Environment chiefs in Abu Dhabi have reflected on a year of landmark achievements and laid out a road map for sustainability for years to come.
The Environment Agency Abu Dhabi released its annual report for 2021 on Friday, charting its efforts to preserve biodiversity, combat climate change, monitor quality standards for air, water, sea and soil, and protect wildlife and marine species.
The report highlights the agency's launch of the largest coral reef rehabilitation project in the region last year, which led to the rehabilitation of 1 million pieces of coral reef in the capital.
Another 2021 success story was the release of 150 turtles — the largest regionally — back into their natural habitat, and the announcement of a Marine Conservation and Fisheries Research Vessel, which will study fish stocks and marine biodiversity, considered the most advanced and developed in the Middle East.
Four new species were identified for the first time across the world, with another eight registered for the first time in the Emirates and another eight in Abu Dhabi.
The number of fish sustainably caught in Abu Dhabi’s waters also continued its encouraging surge in 2021.
An index measuring sustainable exploitation ― which is the amount of fishing that does not have a negative impact on marine ecosystems ― rose from 8.9 per cent in 2018 to 62.3 per cent in 2021.
A 22 per cent increase was recorded in number of Arabian Oryx in the reserve in Al Dhafra Region.
Other important work during the course of the year included the monitoring of rare blue holes in the waters of Al Dhafra and 76 falcons being freed to spread their wings in Uzbekistan under the Sheikh Zayed Falcon Release Programme.
Last year also saw the launch of the Mangrove Rehabilitation Project’s second phase, using drone-planting technology to sow mangrove seeds, which aims to plant more than 35,000 mangrove seeds in Mirfa lagoon.
Agency looks to the future with optimism
Sheikh Hamdan bin Zayed, chairman of the Board of Directors of EAD, said the UAE's Founding Father's commitment to nature had made the late Sheikh Zayed bin Sultan Al Nahyan the country's “first environmentalist".
He pledged the EAD would continue to build on the foundations laid down for them in the decades ahead.
“In line with the vision of our wise leadership, we too at the Environment Agency — Abu Dhabi also have a vision for the next 50 years and will continue working, as we develop, at how we can create the perfect balance between the socio-economic growth of Abu Dhabi and conserving the environment for our future generations,” he said.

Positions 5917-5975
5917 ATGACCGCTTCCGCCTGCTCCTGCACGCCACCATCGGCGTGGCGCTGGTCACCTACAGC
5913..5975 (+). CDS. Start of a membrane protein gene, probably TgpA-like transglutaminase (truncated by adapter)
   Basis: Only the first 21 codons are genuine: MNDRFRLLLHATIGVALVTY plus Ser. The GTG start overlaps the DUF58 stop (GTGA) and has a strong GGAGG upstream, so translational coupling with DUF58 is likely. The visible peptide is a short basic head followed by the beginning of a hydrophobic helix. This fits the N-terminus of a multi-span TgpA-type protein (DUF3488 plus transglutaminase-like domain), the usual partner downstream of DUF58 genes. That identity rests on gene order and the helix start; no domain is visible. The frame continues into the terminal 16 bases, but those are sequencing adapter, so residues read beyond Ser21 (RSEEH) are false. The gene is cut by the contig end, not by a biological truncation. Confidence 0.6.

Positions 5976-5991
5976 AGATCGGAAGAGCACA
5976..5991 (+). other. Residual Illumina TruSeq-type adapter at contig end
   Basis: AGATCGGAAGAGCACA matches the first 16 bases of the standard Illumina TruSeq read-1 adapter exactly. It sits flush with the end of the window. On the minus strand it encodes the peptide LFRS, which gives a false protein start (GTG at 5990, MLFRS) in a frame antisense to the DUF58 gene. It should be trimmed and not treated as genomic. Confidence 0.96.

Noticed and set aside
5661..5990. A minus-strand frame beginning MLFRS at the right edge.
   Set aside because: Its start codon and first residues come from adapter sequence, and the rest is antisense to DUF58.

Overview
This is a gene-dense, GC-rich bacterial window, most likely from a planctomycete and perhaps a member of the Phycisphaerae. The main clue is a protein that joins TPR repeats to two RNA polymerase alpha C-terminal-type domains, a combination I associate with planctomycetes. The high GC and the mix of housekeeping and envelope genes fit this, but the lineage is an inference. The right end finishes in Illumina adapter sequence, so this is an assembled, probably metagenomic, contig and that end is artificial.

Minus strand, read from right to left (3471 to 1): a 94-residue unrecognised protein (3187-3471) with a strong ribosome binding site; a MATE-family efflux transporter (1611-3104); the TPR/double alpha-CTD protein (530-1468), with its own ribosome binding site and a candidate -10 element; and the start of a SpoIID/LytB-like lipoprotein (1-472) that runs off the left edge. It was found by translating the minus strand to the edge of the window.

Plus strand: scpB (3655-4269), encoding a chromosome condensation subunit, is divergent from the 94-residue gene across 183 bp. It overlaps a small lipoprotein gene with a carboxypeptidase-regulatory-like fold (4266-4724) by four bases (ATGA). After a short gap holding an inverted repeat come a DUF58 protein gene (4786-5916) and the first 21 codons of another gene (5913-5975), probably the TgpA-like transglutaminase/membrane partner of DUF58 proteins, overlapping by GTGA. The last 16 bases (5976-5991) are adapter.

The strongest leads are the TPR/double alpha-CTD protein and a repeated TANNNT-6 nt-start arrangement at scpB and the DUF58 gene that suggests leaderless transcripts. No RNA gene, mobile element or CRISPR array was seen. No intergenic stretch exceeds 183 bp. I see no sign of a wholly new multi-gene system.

He spoke of two key developments in 2021 which served to support the country's progressive green agenda.
He hailed the launch of the Net Zero by 2050 initiative by Sheikh Mohamed bin Zayed, Crown Prince of Abu Dhabi and Deputy Supreme Commander of the Armed Forces.
The plan will mean Dh600 billion being invested in clean and renewable energy sources in the next three decades.
Sheikh Hamdan also praised the country's planned hosting of the United Nations Framework Convention on Climate Change in 2023, known as Cop28.
“We are delighted to see the UAE take a leadership role in the dialogue on climate change on Emirati soil, and we at EAD will play a pivotal role in participating in mitigating this global threat and challenge,” he said.
Mohamed Al Bowardi, vice chairman of EAD, said the agency would continue to play an integral role in the country's development journey and help to safeguard the planet for generations to come.
“At the Environment Agency — Abu Dhabi we aim to be part of the UAE’s dynamic future and the year 2021 was an extremely successful one for us at EAD as we are part of the nation’s success,” he said.
“We will always align ourselves with the vision of our government, transforming it into a reality on the ground in the emirate of Abu Dhabi to ensure that we leave for posterity a clean and healthy environment to sustainably enjoy.”